They believe that the KJV is the most accurately translated version of the Bible, so they could very well dismiss your argument as “mistranslated.” Not saying they would, but they could, according to their beliefs. Plus, when arguing against someone, it makes more of an impression to use their own words against them than it does to use evidence that they could possibly deem as invalid, or “mistranslated,” in this case.
Who knew there were so many?
Merriam-Webster Dictionary can, as I’ve said in previous posts, but apparently no one deems that a valid source.
Can you point to an authoritative Mormon source that claims this? I honestly have never heard it claimed that the Mormon teaches this.
This is the only statement by the First Presidency I can find (1992)
That’s a very good point.
So how does Merrriam-Webster define Christian?
Are the LDS considered Christian according to that definition?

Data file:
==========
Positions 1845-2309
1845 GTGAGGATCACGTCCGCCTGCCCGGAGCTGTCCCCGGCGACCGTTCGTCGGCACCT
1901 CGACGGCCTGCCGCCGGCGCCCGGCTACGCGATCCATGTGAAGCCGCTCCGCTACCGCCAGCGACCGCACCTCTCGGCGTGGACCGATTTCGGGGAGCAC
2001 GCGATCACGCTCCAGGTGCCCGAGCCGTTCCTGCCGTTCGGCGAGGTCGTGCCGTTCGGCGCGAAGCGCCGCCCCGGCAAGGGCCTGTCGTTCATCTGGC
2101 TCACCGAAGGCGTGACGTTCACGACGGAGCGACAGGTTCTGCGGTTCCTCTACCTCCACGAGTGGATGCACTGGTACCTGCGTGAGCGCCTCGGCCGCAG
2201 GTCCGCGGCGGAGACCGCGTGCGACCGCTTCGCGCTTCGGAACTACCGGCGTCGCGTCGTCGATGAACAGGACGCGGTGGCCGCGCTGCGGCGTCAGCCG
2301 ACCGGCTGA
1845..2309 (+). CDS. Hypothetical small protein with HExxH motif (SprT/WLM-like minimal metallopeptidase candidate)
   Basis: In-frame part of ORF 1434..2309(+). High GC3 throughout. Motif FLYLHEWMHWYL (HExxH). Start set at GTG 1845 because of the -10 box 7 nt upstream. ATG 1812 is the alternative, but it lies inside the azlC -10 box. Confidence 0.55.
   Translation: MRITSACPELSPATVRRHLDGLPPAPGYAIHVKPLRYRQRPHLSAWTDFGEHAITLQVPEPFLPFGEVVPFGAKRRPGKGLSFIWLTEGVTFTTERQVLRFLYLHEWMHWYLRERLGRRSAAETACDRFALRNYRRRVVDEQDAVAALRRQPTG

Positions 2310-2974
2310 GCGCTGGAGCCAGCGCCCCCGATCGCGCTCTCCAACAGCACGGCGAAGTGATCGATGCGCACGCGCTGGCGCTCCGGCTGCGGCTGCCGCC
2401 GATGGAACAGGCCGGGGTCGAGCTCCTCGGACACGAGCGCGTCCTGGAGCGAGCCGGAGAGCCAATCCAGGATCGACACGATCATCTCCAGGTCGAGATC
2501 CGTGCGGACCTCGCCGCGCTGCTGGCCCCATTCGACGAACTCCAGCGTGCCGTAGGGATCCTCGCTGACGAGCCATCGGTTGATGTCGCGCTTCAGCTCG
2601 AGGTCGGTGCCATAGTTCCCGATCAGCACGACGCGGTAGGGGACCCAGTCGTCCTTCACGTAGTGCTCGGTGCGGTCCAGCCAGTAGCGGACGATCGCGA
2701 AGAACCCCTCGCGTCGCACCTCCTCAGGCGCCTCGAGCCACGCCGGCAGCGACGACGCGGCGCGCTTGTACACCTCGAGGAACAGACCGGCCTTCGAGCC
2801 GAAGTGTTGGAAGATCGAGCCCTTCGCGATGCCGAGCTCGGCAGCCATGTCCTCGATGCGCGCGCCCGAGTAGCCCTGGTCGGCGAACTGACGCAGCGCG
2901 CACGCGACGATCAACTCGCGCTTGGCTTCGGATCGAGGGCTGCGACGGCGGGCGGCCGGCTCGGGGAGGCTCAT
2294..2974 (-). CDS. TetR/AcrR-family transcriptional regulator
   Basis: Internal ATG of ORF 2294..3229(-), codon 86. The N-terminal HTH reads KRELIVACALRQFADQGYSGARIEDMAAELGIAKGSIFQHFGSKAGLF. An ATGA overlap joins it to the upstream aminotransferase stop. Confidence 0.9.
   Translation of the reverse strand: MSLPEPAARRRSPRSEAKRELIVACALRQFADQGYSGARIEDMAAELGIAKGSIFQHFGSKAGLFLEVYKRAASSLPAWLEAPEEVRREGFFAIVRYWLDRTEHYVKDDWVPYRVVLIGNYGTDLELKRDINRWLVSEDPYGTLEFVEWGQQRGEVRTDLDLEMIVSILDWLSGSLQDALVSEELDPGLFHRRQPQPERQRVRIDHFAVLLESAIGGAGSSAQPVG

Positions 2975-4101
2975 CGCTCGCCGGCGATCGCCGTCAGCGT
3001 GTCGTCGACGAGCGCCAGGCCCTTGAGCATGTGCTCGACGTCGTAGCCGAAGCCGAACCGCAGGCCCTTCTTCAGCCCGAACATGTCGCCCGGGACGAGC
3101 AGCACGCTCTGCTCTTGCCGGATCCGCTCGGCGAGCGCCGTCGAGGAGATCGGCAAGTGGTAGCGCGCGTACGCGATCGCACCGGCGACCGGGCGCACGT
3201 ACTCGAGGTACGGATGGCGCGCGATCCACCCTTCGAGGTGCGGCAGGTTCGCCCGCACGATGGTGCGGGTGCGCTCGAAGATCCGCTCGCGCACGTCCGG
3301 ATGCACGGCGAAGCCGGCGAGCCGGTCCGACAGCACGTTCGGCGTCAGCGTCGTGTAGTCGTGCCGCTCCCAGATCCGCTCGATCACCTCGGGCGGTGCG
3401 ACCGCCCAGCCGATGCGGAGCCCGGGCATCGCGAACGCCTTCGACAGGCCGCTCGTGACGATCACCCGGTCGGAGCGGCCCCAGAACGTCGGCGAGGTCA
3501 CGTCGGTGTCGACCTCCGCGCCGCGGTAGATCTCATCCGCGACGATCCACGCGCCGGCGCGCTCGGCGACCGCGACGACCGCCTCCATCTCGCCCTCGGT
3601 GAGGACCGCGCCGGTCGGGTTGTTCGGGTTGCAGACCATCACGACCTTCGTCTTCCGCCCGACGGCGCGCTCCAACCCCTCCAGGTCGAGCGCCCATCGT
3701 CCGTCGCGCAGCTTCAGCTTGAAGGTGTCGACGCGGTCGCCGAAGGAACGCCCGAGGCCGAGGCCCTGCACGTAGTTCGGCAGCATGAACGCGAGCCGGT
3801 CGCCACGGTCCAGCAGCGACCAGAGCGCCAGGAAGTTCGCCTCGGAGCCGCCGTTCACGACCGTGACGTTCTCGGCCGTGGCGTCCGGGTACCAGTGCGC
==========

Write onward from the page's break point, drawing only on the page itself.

Who says Merriam-Webster gets to define anything? (playing devils advocate here)
Or it seems it has already been argued not to be.
This, and any LDS I’ve asked have said the same thing.
In all honesty, Sarah, I see nothing in the link you posted, nor the link I posted, claiming that the KJV is the most accurate translation.
- the religion based on the person and teachings of Jesus of Nazareth, or its beliefs and practices.
- Christian quality or character.
“his Christianity sustained him”
That’s a more complex question, as the LDS follow the teachings of Jesus, Joseph Smith, and various other prophets. So since the definition of Christianity (according to Merriam-Webster Dictionary) does not explicitly say “religion based on the teachings of ONLY Jesus of Nazareth” the LDS have sort of debatably wiggled their way in there.
Here’s an LDS explanation why they prefer the KJV:
Why would God render the Book of Mormon translation into KJV English?
As more than one LDS scholar has pointed out, the KJV English was the accepted scriptural language of Joseph Smith’s day. When Jesus, the Apostles, or even the angel Gabriel quote scriptures in the New Testament they do not quote from some ancient and perhaps original source. Instead they quote from the Septuagint—the Greek version of the Old Testament, which was the accepted Bible of New